The Grim Reality of Revenge Porn

Snapchat LogoIt’s been something of a rollercoaster month for the subject of revenge porn.

At the beginning of the month, Craig Brittain, the man behind both “IsAnybodyDown” and its successor “Obama Nudes”, launched an Indiegogo campaign to try and raise $200,000 to take down his sites.

The campaign, however, was quickly shuttered after Indiegogo was made aware of it.

However, despite the failure of the Indiegogo campaign, Brittain, via Twitter, announced that he was closing the sites regardless and, as of this writing, both of his domains appear to be offline. However, it is worth noting that Brittain has done this before, closing his site and feigning remorse only to reopen it elsewhere.

But where one operator (may have) shut down, another one seems to have sprung up. Yesterday it was revealed that a new site named “Snapchat Leaks” appeared on the Web, specializing in sharing formerly-private photos and videos shared over Snapchat. Perhaps most unnervingly, the site attracted over half a million followers on Facebook before the page was closed down (though Snapchat Leaked told The Metro it was simply unpublished due to a bullying issue).

Snapchat Leaked itself is also offline, though it claims it’s because of excessive traffic. The home page currently redirects to a spam advertisement. (Note: After the first draft of this post that spam advertisement ceased working too and now displays an error page for Webs.com.)

But even if the site is offline permanently, it’s appearance and quick rise to popularity illustrates a key problem with revenge porn, a problem similar to that of piracy: Where there’s an audience, there’s someone who is willing to serve it, ethics and legality be dammed.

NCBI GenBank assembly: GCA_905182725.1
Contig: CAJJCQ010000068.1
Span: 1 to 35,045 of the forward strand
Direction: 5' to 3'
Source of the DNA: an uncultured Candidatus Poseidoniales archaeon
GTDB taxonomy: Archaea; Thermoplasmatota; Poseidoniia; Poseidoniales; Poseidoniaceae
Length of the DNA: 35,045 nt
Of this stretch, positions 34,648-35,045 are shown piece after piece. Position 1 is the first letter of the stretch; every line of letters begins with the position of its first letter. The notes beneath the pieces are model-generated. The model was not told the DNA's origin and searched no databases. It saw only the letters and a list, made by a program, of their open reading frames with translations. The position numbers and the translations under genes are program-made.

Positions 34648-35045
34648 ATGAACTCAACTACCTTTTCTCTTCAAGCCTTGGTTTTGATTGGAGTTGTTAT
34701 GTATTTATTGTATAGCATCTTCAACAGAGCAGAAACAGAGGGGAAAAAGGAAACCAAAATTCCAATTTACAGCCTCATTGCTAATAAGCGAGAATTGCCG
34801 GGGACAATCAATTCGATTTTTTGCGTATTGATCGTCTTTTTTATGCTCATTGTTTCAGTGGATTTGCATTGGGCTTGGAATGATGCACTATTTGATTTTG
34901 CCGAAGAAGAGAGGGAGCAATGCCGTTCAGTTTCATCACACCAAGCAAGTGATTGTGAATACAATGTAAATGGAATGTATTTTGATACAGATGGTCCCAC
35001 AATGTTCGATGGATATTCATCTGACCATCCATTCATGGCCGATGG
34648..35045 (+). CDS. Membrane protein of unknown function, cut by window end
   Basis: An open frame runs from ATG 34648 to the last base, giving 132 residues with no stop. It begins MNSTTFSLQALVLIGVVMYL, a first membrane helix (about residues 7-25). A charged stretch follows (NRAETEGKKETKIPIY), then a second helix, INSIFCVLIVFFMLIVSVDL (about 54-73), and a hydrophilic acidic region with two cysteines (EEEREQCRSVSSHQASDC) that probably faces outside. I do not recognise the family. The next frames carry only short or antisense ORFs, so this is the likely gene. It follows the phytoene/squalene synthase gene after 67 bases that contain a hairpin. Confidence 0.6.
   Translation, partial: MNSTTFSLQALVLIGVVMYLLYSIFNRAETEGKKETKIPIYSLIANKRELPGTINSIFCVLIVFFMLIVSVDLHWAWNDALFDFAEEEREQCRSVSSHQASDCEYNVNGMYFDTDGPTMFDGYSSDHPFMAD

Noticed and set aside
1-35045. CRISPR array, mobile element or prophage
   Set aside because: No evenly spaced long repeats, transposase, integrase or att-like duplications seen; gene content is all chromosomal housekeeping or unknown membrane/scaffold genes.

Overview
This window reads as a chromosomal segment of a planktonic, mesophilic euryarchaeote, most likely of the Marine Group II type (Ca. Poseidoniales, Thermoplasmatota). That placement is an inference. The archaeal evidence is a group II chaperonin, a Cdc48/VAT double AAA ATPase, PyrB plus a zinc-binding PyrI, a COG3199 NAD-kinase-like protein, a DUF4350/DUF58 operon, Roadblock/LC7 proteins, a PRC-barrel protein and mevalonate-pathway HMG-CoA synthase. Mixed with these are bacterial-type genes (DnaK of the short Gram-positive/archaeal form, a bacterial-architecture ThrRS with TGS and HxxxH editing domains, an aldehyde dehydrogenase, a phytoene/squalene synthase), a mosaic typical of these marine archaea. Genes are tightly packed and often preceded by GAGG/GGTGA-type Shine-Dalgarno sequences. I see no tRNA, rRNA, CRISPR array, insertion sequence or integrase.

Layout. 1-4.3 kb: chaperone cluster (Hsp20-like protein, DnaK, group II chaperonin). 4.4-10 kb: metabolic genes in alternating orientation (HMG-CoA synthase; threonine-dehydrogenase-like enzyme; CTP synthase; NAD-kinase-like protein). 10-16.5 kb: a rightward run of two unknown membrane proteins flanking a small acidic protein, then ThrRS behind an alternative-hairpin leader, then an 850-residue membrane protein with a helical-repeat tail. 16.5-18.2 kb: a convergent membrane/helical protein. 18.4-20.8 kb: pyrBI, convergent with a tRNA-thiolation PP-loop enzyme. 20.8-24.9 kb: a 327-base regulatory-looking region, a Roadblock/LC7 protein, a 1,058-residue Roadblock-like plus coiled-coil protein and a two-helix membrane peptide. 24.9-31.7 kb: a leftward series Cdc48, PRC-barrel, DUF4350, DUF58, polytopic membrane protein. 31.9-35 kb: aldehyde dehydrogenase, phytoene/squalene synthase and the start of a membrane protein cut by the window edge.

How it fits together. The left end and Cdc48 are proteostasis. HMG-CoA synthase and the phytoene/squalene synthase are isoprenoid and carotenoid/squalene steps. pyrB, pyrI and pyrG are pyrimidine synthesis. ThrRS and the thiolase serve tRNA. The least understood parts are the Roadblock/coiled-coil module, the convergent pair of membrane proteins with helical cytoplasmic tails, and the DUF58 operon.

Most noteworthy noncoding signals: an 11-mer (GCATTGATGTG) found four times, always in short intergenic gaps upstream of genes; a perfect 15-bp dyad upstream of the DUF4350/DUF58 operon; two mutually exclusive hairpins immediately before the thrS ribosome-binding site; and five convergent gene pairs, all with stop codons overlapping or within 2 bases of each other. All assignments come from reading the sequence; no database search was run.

A Canary in the Coal Mine

The simple truth is this, even if Brittain’s sites and Snapchat Leaked stay offline, other sites will, inevitably, rise up to fill the void. As Snapchat Leaked’s interest on Facebook showed, there is an audience for these types of sites and, if anything, it’s grown since these sites began cropping up.

This means that, for every site that is sued out of existence or otherwise forced to close, others will take their place. You hear these arguments all the time when dealing with pirate websites. It’s often referred to as playing “Wac-a-Mole”. It’s the grim reality that copyright holders have been faced with for over a decade though now it’s becoming an even more grim reality for regular individuals who want to keep their private content off the public Web.

At this point, when talking about piracy, the conversation often turns to putting pirate sites out of business by creating a better service and meeting customer needs betters.

But even if those arguments have some legitimacy when dealing with pirated content, they don’t work for revenge porn. There’s no way to serve the revenge porn audience legitimately as there is not supposed to be an audience at all for the work. This isn’t a commercial interest being violated, but a privacy interest being violated for commercial gain.